In the wake of the 2008 recession and the housing market’s collapse, millions of Americans were subject to foreclosures and penalized credit reports. Seven years ago, foreclosed home rates reached their peak, and now, those impacted credit scores are finally beginning to fade. What does this mean? Well, for one, it means more Americans can finally start improving their credit scores again, which means the housing sector has the chance to benefit enormously.
Ralph MacLaughlin, Chief Economist at real estate search engine, Trulia, puts two and two together, “Improving credit scores might entice households to start borrowing more in general.” This means that the housing market is increasing exponentially because there are many more prospective consumers. Not to mention, interest rates are much lower than traditional standards because of the significant reduction in activity since 2008.
So, decreased interest rates and more able consumers spell great news for the real estate industry at large. Additionally, there have been sustained gains in employment as well, along with bigger increases in pay, which gives prospective consumers even more capital with which to purchase homes and thus increase the housing sector as a whole.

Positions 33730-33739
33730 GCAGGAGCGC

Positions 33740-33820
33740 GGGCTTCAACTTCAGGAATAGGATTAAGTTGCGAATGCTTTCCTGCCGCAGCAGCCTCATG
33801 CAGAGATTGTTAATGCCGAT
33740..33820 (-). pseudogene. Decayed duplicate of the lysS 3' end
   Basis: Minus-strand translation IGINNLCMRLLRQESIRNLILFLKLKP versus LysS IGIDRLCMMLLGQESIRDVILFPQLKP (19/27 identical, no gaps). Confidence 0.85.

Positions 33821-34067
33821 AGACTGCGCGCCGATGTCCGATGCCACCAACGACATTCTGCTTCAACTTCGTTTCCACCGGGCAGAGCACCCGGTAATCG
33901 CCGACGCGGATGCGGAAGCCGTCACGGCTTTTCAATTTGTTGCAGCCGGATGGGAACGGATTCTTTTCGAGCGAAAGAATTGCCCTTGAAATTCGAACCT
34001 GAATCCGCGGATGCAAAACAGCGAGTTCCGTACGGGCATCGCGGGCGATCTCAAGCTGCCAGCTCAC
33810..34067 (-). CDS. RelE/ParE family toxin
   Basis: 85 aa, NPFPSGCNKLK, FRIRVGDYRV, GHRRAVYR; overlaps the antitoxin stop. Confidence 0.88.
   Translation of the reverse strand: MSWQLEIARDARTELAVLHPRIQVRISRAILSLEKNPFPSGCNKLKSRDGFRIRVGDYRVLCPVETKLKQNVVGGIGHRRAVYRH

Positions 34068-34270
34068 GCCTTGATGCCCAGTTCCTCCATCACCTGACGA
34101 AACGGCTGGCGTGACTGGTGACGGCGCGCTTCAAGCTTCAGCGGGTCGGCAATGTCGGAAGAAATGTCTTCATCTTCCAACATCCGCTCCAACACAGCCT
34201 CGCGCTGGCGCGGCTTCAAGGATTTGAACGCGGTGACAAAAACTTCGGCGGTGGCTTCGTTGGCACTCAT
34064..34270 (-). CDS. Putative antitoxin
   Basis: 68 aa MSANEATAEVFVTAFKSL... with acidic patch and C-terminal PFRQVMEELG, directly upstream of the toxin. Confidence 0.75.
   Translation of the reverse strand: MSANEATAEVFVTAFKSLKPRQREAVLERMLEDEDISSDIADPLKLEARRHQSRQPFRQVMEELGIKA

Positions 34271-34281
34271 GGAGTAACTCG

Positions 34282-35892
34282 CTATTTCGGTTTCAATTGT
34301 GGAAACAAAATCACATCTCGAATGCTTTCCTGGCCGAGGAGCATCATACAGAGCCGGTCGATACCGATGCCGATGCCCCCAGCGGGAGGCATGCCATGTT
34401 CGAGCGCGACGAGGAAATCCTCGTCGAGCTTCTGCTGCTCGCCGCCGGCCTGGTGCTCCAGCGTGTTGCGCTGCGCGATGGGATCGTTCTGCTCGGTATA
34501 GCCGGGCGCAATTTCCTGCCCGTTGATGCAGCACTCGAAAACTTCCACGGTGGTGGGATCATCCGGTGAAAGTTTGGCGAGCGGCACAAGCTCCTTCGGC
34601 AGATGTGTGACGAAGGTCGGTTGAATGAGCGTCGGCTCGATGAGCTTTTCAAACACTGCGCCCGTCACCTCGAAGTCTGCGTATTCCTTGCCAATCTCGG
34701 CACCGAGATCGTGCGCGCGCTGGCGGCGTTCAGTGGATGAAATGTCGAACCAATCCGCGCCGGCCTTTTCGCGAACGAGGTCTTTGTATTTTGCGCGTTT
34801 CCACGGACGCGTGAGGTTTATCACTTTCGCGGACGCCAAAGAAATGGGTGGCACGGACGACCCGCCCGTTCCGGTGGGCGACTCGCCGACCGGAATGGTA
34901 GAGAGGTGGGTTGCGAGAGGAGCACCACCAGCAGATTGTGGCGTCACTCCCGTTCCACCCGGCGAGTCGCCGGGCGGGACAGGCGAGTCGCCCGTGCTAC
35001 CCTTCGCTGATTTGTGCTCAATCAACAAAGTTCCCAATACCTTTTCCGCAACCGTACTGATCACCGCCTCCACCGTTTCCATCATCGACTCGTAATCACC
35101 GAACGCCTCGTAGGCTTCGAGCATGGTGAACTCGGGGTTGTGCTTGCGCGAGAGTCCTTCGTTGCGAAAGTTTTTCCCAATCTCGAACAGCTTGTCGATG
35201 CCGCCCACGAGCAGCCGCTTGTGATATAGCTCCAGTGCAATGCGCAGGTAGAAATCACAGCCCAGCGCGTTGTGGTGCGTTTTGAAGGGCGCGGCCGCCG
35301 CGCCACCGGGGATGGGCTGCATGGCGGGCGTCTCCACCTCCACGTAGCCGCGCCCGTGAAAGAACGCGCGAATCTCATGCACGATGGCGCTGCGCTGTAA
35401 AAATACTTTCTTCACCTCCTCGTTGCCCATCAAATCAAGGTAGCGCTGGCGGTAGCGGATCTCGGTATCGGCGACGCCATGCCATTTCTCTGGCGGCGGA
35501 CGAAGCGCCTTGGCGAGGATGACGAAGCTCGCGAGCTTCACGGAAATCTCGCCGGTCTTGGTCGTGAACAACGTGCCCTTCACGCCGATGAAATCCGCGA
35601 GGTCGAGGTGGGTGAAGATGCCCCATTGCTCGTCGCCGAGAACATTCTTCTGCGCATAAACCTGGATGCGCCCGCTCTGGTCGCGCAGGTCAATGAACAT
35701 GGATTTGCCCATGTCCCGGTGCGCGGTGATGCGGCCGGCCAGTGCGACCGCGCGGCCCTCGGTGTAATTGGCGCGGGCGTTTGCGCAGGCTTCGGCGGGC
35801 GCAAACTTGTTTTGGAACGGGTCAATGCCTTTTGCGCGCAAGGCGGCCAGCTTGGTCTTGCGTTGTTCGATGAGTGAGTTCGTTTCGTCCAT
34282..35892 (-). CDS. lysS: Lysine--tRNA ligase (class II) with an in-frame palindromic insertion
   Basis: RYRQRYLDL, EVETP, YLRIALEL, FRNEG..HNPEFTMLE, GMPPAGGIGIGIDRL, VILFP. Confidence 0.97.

Now, while this all makes crystal clear sense in theory, the numbers are a bit more difficult to quantify. What we do know for sure is that the number of consumers with a new foreclosure added to their credit reports reached a record-high in 2009 at 566,000. According to the three major players in consumer credit scores and reports, Experian Plc, Equifax Inc., and Transunion, foreclosures and short-sales (when a home is sold for less than what’s owed on it) usually roll off these negative reports seven years later. Considering it’s 2016 and the peak happened in 2009, that roll-off would happen right about…now.
This should manifest itself in a stronger demand for homes, which could mean higher spending on durable goods like appliances and furniture. Just as well, formerly afflicted consumers may also feel more comfortable applying for new credit cards, auto loans, and other various loans, which, overall, is good news for the economy (so long as the loans are responsibly approved). This credit repair could feasibly in and of itself aid people in repairing their financial standing by then reducing their borrowing costs, which would ideally free up money that could be used to further general consumption.
I suppose, to put it frankly, real estate is back. Interest rates are low; and I expect we will see a surge in homeownership very, very soon.